Workflows can certainly be invoked by workflows. Each workflow is associated with a Class and optionally an Event on that Class. To start a workflow, you either invoke the class event that the workflow is associated with (on an instance of that class), or call (SysWorkflow’start with the appropriate parameters.
; Starts a named flow for a given instance.
; @param object The instance for which to start the flow.
; @param name The flow name.
; @param global True to instantiate a unique flow for the instance.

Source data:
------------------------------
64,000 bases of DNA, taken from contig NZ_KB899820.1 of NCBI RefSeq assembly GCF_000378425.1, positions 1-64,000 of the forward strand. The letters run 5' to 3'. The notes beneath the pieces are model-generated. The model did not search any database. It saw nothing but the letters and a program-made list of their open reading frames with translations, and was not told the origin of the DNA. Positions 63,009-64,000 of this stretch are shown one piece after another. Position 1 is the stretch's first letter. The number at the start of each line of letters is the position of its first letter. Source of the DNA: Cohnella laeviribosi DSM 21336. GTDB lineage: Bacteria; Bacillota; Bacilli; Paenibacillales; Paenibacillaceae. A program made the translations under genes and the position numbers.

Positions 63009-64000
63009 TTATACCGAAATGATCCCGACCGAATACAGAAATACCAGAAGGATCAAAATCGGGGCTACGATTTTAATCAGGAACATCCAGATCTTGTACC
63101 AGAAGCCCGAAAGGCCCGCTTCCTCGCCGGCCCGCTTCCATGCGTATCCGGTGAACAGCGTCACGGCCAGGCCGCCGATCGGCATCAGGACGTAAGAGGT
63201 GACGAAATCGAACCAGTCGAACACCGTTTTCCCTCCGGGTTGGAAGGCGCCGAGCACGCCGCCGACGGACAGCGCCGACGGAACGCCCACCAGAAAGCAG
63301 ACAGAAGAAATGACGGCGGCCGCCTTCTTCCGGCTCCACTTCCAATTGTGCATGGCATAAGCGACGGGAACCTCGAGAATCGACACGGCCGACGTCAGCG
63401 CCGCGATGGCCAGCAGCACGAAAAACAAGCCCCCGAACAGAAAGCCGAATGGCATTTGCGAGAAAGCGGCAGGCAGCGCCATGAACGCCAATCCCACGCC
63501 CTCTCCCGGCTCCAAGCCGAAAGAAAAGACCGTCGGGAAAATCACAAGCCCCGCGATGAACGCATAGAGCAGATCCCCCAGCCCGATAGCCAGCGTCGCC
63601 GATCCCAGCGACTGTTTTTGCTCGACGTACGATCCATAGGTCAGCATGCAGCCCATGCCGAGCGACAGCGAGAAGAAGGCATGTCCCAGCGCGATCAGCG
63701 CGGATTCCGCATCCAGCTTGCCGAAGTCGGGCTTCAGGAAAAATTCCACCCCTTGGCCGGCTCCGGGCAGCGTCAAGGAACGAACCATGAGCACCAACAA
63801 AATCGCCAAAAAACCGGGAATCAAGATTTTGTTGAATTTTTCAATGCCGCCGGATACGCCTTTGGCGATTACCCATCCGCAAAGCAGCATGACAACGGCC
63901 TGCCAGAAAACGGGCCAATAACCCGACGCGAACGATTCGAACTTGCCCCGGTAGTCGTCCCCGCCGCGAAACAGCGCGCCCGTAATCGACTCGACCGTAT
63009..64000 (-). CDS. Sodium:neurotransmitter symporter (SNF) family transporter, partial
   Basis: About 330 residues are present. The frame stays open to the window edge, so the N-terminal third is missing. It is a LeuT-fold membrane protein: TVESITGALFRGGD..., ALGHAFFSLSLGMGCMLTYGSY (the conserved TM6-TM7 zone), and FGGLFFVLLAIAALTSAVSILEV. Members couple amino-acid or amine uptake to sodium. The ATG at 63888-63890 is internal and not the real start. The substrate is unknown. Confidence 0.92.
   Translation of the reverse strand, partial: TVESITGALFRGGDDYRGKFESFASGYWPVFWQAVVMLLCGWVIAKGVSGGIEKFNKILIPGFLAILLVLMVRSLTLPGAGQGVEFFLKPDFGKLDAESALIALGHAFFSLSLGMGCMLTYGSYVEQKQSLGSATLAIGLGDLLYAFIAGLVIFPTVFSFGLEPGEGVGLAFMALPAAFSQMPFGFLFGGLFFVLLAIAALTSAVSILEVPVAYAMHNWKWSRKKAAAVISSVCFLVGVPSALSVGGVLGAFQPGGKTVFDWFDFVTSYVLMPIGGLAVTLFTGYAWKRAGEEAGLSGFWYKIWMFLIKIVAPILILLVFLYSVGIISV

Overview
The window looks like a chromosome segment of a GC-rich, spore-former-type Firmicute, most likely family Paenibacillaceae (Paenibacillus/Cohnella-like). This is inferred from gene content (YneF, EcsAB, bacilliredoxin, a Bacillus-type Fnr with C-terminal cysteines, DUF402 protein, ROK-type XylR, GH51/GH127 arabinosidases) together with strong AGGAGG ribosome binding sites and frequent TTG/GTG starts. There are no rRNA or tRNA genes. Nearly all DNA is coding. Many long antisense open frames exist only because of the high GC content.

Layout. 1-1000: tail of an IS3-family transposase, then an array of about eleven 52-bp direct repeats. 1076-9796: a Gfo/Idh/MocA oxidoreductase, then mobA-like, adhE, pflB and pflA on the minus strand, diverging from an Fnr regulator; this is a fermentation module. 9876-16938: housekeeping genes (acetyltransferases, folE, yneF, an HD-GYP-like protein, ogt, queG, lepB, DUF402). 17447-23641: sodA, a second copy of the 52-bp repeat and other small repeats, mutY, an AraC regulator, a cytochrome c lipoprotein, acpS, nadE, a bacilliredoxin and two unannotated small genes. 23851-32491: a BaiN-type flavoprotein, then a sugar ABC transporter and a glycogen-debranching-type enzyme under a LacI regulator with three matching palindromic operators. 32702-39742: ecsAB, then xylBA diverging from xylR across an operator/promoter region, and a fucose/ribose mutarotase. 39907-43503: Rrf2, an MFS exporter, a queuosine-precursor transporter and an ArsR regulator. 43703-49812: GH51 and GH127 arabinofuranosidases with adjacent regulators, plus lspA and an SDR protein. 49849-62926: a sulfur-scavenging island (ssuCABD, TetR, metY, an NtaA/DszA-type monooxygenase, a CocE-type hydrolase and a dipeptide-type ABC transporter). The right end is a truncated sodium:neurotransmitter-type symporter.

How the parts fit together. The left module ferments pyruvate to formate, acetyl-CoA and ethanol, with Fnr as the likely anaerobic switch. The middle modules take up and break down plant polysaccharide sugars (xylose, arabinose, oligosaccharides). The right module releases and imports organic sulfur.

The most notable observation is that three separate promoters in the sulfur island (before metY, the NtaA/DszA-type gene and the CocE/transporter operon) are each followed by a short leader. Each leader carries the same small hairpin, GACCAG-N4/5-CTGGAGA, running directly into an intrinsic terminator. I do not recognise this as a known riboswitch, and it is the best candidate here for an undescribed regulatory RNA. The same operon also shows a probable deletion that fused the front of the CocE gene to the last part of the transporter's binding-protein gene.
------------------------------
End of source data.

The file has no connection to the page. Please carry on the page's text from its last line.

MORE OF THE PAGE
; @return The flow instance.
So to call a “sub” workflow from a “parent” workflow, all you need to do is call (this’start… or (this’myEvent in a script step. The “sub” workflow that you called or triggered with myEvent will then start in parallel.
If you want to synchronize the workflows and pass control back to the parent it is a bit more complicated, but not by much. It just means you need to put a wait state in the “parent” and trigger that wait state from the child (potentially with a correlation id argument, if deemed necessary) when it is done.